A win-win on pork | Inquirer Opinion
No Free Lunch

A win-win on pork

The greatest good for the greatest number” has always been my test of a good policy. Hardly anyone would dispute that, but I am constantly disappointed when people I know to have the best of intentions — along with some who don’t — miss this principle when pushing their policy advocacies. Loud noises are now being made on the crisis in pork, our second largest source of protein (next to fish) and food energy (next to rice), and which Filipinos eat more (averaging 15.2 kilos/year) than the world does (11.1 kilos).

What’s all the noise about? The President recently issued Executive Order No. 128 as proposed by the Department of Agriculture, with concurrence of the Department of Trade and Industry, Department of Finance, and the National Economic and Development Authority. Temporarily lowering tariffs on much needed pork imports, it’s an emergency time-bound move to ease the desperate situation with the swine industry’s own pandemic caused by the African swine fever (ASF) virus. The Bureau of Animal Industry estimates that ASF has decimated a third of the country’s swine population, and veterinarians I know tell me it’s still raging. Pork prices have since more than doubled (reportedly breaching P400 a kilo, from P200-220 as of early last year).


It’s not often that the DA and DTI agree on a policy also concurred in by the DOF and Neda, and EO 128 is one such case. What has changed is that our agriculture authorities now also take seriously their accountability to all 108 million Filipinos for their food security, departing from a traditional stance that seemed to view farmers as their only constituency. The DTI has long recognized this wider constituency beyond only traders and industrialists as its name might suggest. Fully recognizing its accountability to consumers, it has a Consumer Protection Group led by an undersecretary. The DA has no similar branch for consumer concerns, a glaring gap that must be filled in an agency purported to champion food security for all Filipinos.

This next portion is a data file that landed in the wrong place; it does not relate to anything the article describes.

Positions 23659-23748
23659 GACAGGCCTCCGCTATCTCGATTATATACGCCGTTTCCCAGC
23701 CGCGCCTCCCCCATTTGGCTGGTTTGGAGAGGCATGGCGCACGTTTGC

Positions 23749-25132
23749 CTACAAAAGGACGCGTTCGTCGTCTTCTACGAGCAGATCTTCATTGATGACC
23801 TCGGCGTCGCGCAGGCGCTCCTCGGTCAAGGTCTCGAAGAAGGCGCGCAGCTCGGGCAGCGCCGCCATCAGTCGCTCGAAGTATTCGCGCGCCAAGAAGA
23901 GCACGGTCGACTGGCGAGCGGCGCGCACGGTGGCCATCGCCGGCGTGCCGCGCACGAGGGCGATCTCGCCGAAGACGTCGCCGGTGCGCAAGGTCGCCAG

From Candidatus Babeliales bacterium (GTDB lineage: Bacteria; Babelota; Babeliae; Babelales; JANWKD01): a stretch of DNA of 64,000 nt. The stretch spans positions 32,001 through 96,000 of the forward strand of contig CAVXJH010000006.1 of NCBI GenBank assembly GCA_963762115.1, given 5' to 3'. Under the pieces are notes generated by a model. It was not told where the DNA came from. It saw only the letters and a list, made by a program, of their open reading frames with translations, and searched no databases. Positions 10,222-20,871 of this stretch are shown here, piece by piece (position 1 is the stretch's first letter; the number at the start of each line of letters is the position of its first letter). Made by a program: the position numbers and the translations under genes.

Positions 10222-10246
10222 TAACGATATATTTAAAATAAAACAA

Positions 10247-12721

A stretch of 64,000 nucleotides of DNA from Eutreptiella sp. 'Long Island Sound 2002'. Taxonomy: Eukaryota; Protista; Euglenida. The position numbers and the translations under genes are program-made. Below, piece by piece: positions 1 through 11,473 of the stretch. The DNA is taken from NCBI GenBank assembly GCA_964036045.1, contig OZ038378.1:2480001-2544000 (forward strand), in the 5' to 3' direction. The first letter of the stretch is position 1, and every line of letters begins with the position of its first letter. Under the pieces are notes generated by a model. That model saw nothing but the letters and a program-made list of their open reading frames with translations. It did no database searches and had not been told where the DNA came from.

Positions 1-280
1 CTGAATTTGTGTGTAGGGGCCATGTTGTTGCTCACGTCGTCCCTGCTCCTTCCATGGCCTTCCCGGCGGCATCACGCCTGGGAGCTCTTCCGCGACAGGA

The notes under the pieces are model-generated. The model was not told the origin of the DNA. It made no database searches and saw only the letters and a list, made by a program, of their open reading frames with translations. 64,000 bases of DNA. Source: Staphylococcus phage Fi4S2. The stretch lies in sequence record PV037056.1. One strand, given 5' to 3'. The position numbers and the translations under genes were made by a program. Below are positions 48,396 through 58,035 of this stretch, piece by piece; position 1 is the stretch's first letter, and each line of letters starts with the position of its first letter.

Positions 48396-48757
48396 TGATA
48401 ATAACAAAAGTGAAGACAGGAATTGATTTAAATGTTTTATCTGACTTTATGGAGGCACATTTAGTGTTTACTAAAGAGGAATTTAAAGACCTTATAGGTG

The DOF is often seen as focused on finance, and bankers tend to be chosen to lead it (perhaps overlooking that public finance is a field of economics quite distinct from private finance). Meanwhile, Neda requires leadership by a professional economist, and its charter specifies so (although this has not stopped a former president from defying this). Like the DOF, it is a government body with no sectoral focus, and by its very oversight nature, sees the whole nation as its constituency. Thus, policy directions to promote the greatest good of the greatest number are second nature to it.


This must be why Neda is a favorite whipping boy of sector advocates who understandably fight for their own constituencies as if they were the only ones that mattered. Neda must invoke the crucial role of level competition to impel the best allocation of the country’s limited resources. But it gets branded as an “import lover” and “industry killer” when it seeks more open trade that would instill the discipline of the market on our sectoral interests (including and especially those in government), while keeping goods from getting needlessly more costly to our consumers.

In the case of pork, critics (including in our own Senate) make it sound like government is leaving domestic hog producers out in the cold as it provides a much-needed safety vent to fill a supply gap now approaching half a million metric tons—never mind that it threatens our poor with even more drastic inflation likely to escalate from a domino effect. They may not know (or don’t care to know) that the Duterte administration is pouring P2.4 billion on the swine repopulation program precisely to reinvigorate the industry, including swine breeder multiplier farms, biosecurity and surveillance systems. Government banks have also allotted P27 billion for lending to commercial hog raisers, while P500 million will be lent to backyard raisers at zero interest, payable in five years. And more is coming.

Killing the domestic swine industry? Certainly not. It’s called win-win policymaking—as against “helping” some hundreds of thousands of hog raisers by senselessly inflicting heavy collateral damage on 108 million Filipinos.

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TAGS: Cielito F. Habito column, pork imports, Pork prices, tariff rates on imported pork
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